A Case Report: Nager Acrofacial Dysostosis

Document Type : Case Report


Department of otorhinolaryngology, Tabriz University of Medical Sciences, Tabriz, Iran


Nager syndrome is a malformation resulting from problems in the development of the first and second branchial arches and limb buds. The cause of the abnormal development of the pharyngeal arches in Nager syndrome is unknown. It is also unclear why affected individuals have bone abnormalities in their arms and legs. Nager syndrome is thought to have an autosomal recessive inheritance pattern when unaffected parents have more than one affected child. The purpose of this report is to present a case of Nager syndrome where the patient exhibited upper limb shortening, an unusual feature that has been reported as coexisting in some individuals with Nager syndrome.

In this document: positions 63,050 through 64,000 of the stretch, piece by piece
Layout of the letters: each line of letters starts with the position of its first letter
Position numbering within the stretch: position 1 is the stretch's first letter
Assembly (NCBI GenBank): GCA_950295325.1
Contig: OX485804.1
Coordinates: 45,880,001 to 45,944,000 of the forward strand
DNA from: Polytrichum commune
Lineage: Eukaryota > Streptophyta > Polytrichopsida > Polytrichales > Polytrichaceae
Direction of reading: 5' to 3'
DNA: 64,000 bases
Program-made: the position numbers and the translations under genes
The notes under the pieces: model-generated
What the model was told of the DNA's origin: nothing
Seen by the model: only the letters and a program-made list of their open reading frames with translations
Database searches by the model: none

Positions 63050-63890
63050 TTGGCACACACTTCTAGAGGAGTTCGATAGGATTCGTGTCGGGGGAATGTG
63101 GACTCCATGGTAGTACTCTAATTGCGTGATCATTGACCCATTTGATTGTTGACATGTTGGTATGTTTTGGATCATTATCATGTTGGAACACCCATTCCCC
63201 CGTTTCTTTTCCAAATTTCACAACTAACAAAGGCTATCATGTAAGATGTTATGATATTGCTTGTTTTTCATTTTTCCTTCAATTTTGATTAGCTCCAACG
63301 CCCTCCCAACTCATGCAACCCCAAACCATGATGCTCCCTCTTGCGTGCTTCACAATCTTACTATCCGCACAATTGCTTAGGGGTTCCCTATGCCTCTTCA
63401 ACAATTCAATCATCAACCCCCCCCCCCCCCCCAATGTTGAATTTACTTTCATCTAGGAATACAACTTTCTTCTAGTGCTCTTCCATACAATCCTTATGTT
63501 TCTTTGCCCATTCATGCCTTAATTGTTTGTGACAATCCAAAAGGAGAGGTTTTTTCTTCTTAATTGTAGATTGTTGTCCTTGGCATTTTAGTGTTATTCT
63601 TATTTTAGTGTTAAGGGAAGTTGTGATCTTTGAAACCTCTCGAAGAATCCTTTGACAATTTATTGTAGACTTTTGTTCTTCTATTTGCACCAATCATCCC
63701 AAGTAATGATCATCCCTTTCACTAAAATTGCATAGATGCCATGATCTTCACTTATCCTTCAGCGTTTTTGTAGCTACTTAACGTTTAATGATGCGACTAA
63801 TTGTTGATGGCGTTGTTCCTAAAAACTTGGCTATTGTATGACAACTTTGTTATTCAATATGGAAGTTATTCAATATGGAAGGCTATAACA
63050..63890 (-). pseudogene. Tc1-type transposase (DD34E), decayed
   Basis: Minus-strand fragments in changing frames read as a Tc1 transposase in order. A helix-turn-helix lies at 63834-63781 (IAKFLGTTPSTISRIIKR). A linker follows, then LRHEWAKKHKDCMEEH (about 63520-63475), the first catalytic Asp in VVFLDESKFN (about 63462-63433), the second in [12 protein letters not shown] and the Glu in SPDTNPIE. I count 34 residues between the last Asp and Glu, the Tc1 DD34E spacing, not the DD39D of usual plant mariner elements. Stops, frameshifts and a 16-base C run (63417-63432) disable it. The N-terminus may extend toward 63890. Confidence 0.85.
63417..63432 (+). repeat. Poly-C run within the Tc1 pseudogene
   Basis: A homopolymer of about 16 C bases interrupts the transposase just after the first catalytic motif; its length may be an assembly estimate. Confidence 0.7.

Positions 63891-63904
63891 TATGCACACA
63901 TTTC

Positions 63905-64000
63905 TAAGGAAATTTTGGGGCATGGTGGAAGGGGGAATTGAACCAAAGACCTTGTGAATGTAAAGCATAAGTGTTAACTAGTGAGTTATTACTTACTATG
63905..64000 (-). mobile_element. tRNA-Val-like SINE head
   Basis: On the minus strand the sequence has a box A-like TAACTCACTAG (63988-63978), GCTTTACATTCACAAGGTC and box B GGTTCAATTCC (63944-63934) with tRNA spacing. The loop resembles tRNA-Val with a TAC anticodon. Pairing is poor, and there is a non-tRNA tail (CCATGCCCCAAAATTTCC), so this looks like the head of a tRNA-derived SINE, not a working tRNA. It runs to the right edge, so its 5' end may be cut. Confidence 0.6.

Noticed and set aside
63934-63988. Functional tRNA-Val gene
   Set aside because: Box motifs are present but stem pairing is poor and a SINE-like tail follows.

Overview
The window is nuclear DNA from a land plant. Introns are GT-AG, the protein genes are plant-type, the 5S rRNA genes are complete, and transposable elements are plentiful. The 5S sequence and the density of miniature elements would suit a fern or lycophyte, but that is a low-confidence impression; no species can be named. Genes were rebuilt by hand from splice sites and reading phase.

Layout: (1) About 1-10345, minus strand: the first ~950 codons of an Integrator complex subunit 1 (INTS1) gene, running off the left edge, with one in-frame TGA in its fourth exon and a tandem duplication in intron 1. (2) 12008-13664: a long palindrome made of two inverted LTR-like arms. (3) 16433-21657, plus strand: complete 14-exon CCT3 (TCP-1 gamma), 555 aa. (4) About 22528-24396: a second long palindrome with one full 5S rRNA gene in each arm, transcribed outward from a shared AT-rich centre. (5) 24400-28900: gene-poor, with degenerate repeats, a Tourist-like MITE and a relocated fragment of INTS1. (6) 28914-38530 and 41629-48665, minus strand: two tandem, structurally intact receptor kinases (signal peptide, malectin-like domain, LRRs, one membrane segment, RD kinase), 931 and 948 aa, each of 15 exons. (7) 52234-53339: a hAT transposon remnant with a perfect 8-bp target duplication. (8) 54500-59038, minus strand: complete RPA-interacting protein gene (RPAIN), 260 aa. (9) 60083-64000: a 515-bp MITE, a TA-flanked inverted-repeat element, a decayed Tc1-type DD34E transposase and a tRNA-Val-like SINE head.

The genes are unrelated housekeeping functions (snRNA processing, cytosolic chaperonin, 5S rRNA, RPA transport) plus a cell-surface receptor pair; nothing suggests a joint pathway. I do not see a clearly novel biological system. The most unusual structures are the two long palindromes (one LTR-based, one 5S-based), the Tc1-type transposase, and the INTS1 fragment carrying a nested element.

Case report:
A 3.5-year-old girl was referred to our Department of Pediatric Otorhinolaryngology due to a cleft palate. Her craniofacial anomalies included malar hypoplasia, severe mandibular hypoplasia with retrognathia, downward slanted palpebral fissures, a high narrow hard palate, absent soft palate, small retroplaced tongue, bilateral external auditory canal atresia, and dysplastic ears. There was no evidence of mental retardation. Based on the craniofacial characteristics and the coexisting upper limb preaxial anomalies, a diagnosis of Nager syndrome was confirmed.
Nager syndrome is a rare disorder resulting from developmental abnormalities of the first and second branchial arches. It is linked to five other similar syndromes: Miller syndrome, Treacher-Collins, Pierre-Robin, Genee-Wiedemann, and Franceschetti-Zwahlen-Klein. Multidisciplinary management by a craniofacial team is needed. Early intervention, intensive education, new surgical techniques, and an emphasis on coordinated care have improved the quality of life in this patient with Nager syndrome.